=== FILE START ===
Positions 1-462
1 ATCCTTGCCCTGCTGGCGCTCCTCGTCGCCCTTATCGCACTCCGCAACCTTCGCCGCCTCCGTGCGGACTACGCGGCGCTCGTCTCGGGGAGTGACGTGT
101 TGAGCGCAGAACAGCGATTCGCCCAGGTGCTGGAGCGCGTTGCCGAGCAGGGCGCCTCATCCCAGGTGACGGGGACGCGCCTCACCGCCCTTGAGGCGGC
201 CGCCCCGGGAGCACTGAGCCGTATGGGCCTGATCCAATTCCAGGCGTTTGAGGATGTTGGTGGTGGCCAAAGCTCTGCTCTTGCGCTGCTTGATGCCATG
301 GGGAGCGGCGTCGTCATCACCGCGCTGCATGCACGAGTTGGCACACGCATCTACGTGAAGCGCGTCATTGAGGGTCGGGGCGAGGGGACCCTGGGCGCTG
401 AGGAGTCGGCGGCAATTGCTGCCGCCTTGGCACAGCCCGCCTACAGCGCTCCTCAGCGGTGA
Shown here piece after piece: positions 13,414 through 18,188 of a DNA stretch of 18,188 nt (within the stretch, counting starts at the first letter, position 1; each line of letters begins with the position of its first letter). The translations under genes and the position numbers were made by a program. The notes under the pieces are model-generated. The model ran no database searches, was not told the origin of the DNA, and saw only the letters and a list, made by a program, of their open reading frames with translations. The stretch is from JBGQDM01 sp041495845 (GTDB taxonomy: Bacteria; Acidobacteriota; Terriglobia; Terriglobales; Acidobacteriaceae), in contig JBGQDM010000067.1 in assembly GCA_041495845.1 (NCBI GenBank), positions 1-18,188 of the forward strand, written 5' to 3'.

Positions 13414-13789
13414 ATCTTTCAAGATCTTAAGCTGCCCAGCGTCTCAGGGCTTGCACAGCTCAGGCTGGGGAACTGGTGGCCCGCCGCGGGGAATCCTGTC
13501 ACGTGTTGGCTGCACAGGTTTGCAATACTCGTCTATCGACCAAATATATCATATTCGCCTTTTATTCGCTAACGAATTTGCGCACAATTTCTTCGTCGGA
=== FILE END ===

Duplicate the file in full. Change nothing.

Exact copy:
Positions 1-462
1 ATCCTTGCCCTGCTGGCGCTCCTCGTCGCCCTTATCGCACTCCGCAACCTTCGCCGCCTCCGTGCGGACTACGCGGCGCTCGTCTCGGGGAGTGACGTGT
101 TGAGCGCAGAACAGCGATTCGCCCAGGTGCTGGAGCGCGTTGCCGAGCAGGGCGCCTCATCCCAGGTGACGGGGACGCGCCTCACCGCCCTTGAGGCGGC
201 CGCCCCGGGAGCACTGAGCCGTATGGGCCTGATCCAATTCCAGGCGTTTGAGGATGTTGGTGGTGGCCAAAGCTCTGCTCTTGCGCTGCTTGATGCCATG
301 GGGAGCGGCGTCGTCATCACCGCGCTGCATGCACGAGTTGGCACACGCATCTACGTGAAGCGCGTCATTGAGGGTCGGGGCGAGGGGACCCTGGGCGCTG
401 AGGAGTCGGCGGCAATTGCTGCCGCCTTGGCACAGCCCGCCTACAGCGCTCCTCAGCGGTGA
Shown here piece after piece: positions 13,414 through 18,188 of a DNA stretch of 18,188 nt (within the stretch, counting starts at the first letter, position 1; each line of letters begins with the position of its first letter). The translations under genes and the position numbers were made by a program. The notes under the pieces are model-generated. The model ran no database searches, was not told the origin of the DNA, and saw only the letters and a list, made by a program, of their open reading frames with translations. The stretch is from JBGQDM01 sp041495845 (GTDB taxonomy: Bacteria; Acidobacteriota; Terriglobia; Terriglobales; Acidobacteriaceae), in contig JBGQDM010000067.1 in assembly GCA_041495845.1 (NCBI GenBank), positions 1-18,188 of the forward strand, written 5' to 3'.

Positions 13414-13789
13414 ATCTTTCAAGATCTTAAGCTGCCCAGCGTCTCAGGGCTTGCACAGCTCAGGCTGGGGAACTGGTGGCCCGCCGCGGGGAATCCTGTC
13501 ACGTGTTGGCTGCACAGGTTTGCAATACTCGTCTATCGACCAAATATATCATATTCGCCTTTTATTCGCTAACGAATTTGCGCACAATTTCTTCGTCGGA